Click photo to enlarge
Once the railroad was completed in 1853, Manchester Depot, the area around the train station, started to grow. One of the first businesses was W. H. FullertonĀ¹s Marble Works (1867) that made gravestones and monuments from Dorset marble. The building is now R K Miles kitchen and bath shop.

Friday, Aug. 8, 2008 

SEVENTY-FIVE YEARS AGO

Aug. 10, 1933

Fire destroyed Hurd's hall in Sandgate about four o'clock Saturday morning, as well as the adjoining home of Edwin J. Schneider, the owner and operator of the dance hall.

The Schneider family, including the two small children, escaped from the burning home, after being warned of the fire by George Thomas, a neighbor, who was aroused by the crackling of the flames.

The Schneider store and office of the town clerk opposite the hall were saved through the efforts of townsmen who formed a bucket brigade and kept the front of the building soaked. The Schneider's, besides the loss of the home and hall, lost an automobile, a quantity of hay and a number of hens.

SIXTY-FIVE YEARS AGO

Aug. 5, 1943

Commencing with this week's issue at The Manchester Journal, copies are being sent to every man and woman on Manchester's Honor Roll through the courtesy of the Green Mountain Boys and the Green Mountain Girls. Several months ago, Frank W. Chambers, president of the Green Mountain Boys, started arrangements with the Manchester Printing Co., to carry out the plan of providing the Journal for Manchester's service people.

FORTY YEARS AGO

Aug. 8, 1968

Plans to build a new elementary school in Sunderland have moved a step nearer to a vote after School Directors Stuart Hill, Albert Lawrence and Eleanor Raftery met with Supt. Neil E. Cross and Julian Goodrich, an architect from Burlington.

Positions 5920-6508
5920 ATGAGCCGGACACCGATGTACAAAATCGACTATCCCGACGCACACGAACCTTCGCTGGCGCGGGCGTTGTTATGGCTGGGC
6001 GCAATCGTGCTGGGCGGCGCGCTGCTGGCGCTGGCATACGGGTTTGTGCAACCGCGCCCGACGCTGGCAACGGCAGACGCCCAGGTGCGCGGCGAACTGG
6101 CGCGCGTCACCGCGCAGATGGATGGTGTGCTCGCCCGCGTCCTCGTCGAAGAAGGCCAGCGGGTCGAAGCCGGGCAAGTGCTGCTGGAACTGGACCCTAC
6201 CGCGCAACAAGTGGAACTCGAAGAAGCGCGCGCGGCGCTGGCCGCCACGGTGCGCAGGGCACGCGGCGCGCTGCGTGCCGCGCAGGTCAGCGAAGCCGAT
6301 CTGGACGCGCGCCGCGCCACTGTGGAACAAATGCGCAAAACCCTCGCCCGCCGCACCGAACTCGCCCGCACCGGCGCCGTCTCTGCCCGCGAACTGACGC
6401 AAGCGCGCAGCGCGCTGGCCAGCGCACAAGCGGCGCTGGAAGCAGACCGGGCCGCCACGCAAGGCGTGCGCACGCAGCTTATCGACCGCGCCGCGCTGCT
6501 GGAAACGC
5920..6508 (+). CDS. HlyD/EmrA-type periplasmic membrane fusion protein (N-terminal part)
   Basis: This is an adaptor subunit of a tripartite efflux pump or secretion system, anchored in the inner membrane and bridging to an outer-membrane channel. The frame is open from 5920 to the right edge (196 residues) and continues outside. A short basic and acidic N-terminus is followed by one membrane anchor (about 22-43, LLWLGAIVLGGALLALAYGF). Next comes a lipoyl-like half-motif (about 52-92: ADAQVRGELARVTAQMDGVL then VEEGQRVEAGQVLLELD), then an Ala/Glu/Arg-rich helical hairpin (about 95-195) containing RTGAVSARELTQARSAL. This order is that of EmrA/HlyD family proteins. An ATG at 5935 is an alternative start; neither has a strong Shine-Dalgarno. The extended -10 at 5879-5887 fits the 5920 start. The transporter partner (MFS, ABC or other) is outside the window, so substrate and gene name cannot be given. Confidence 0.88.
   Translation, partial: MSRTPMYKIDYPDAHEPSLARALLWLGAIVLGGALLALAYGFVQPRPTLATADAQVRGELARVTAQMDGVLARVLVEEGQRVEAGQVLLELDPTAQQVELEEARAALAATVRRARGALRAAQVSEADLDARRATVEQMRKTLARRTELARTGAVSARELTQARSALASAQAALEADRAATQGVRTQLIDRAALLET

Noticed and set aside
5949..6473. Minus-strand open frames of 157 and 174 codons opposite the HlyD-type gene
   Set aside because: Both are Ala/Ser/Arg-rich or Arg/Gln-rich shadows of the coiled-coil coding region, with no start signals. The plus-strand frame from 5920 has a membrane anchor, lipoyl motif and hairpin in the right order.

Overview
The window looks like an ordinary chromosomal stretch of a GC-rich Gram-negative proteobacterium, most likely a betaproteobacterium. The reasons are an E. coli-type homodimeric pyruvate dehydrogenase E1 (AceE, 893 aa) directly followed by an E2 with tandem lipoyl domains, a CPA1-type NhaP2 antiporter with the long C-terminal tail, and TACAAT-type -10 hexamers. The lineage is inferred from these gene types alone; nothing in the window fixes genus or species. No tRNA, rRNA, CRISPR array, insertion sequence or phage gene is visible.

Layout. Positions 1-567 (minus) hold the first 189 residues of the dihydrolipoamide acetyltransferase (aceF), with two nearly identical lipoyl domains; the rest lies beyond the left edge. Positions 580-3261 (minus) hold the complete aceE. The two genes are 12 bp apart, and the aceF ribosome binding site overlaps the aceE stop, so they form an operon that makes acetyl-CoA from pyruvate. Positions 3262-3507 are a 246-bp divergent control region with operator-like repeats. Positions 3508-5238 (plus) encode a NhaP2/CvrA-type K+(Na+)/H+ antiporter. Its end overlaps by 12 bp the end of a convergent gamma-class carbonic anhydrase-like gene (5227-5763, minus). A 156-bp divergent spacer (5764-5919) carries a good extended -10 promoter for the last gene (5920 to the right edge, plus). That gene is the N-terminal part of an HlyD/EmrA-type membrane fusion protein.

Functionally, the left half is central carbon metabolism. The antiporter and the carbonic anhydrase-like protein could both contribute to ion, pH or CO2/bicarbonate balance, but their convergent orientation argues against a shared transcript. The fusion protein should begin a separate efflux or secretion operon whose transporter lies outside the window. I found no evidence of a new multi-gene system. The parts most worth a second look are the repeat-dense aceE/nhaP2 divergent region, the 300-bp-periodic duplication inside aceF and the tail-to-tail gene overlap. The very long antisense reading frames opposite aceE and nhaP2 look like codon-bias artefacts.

The Sunderland town meeting earlier this year voted the Sunderland School Board permission to take an option on a possible location for a new building. The directors have since held a number of conferences with a five-man site committee of local residents. They discussed the most likely locations, visited a number of places in the area and finally took an option on a 10-acre tract on the farm of Burton J. Snow, Sr., in the south end of town.

This week the directors inspected the site in company with Goodrich and discussed the proposed building and the program, along with suggested methods and materials of construction.

When an estimate of costs and projected upkeep is available, it will be presented to Sunderland voters who will make the final decision at a special town meeting.

FORTY YEARS AGO

Aug. 8, 1968

Plans to build a new elementary school in Sunderland have moved a step nearer to a vote after School Directors Stuart Hill, Albert Lawrence and Eleanor Raftery met with Supt. Neil E. Cross and Julian Goodrich, an architect from Burlington.